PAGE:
The customs port’s total water area was around year 1900 approx. 570 Tønder land
[Danish tønde land: 5,516.2 square metres (1.3631 acres)]
The harbours include Nordre Toldbodplads (Northern Toll Booth), whose granite landing stairs (the “King’s Stairs”) are listed 1846-48, while the room’s regulation was build 1867-69. The two resident pavilions from 1905 are attributed to Osvald Rosendahl long Bale. In history, Nordre Toldbodplads is the place where foreign princely and heads of state have been received, if they have arrived by ship to Copenhagen. There was also here that Thorvaldsen was received on his return to Denmark 1838.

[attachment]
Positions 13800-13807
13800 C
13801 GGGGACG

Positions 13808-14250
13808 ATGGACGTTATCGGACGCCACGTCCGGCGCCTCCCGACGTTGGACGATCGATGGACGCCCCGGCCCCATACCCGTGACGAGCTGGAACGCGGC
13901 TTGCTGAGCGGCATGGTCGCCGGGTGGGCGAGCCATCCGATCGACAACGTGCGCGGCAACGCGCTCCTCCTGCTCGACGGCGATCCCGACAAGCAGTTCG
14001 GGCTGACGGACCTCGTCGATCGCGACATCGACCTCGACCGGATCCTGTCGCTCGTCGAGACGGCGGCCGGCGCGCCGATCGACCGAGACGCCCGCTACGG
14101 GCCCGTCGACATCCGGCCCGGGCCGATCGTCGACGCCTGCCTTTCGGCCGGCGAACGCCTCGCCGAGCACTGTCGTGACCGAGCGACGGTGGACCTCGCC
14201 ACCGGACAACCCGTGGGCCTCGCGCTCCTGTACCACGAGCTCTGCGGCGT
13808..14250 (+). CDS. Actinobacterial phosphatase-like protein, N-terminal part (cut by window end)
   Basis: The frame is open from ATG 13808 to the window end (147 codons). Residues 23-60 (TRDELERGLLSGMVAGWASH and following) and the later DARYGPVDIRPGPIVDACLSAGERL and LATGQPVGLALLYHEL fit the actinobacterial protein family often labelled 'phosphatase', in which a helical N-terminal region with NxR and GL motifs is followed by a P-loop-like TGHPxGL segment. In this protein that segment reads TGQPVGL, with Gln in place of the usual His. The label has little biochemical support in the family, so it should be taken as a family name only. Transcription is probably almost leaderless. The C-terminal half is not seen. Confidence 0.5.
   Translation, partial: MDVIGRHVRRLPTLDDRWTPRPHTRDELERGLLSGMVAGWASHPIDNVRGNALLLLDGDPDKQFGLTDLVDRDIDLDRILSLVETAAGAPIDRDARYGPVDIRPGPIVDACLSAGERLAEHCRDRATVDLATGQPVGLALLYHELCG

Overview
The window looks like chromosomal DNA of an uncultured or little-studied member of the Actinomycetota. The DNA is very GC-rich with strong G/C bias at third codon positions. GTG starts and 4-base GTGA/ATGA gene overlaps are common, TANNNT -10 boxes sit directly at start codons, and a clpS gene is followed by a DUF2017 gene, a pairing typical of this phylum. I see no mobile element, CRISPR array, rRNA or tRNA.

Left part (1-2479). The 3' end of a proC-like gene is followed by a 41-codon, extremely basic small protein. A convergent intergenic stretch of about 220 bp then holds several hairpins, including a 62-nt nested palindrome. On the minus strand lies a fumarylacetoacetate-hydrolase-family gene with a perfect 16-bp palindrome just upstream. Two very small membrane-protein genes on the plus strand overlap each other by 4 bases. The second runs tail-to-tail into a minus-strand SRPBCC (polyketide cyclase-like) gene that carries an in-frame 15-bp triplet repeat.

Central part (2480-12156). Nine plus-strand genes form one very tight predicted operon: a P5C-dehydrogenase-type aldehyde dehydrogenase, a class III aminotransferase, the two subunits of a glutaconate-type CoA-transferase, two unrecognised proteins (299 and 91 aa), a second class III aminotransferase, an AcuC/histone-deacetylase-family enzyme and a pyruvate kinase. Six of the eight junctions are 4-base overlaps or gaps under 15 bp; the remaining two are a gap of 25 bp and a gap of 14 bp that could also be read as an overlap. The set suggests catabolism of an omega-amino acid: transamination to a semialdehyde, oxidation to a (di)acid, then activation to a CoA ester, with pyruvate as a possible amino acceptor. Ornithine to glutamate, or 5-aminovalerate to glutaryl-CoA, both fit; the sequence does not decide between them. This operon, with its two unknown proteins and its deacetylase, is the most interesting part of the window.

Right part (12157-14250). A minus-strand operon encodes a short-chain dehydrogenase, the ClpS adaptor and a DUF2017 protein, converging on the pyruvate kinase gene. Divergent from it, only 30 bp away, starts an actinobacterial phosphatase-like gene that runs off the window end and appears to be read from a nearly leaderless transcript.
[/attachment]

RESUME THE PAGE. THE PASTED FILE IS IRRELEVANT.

Søndre Toldbodplads (Southern Toll Booth), in which until 1782 cut a land reclamation channel (“The Red Sea”), 1869 was significantly expanded when acquiring an area facing Amalie Gade (“Lille Kjøbenhavn”), where there was part after the fire 1795 constructed single-storey houses for poor people. The total bulwark length in the customs port was at the beginning of 1905 approximately 68,000 feet, of which about 37,000 belonged to the Copenhagen Harbour Department, approximately 4,700 Copenhagen municipality, approximately 1,500 the state and approximately 24,000 private, including approximately 17,000 by public water and 7,000 by private water pools.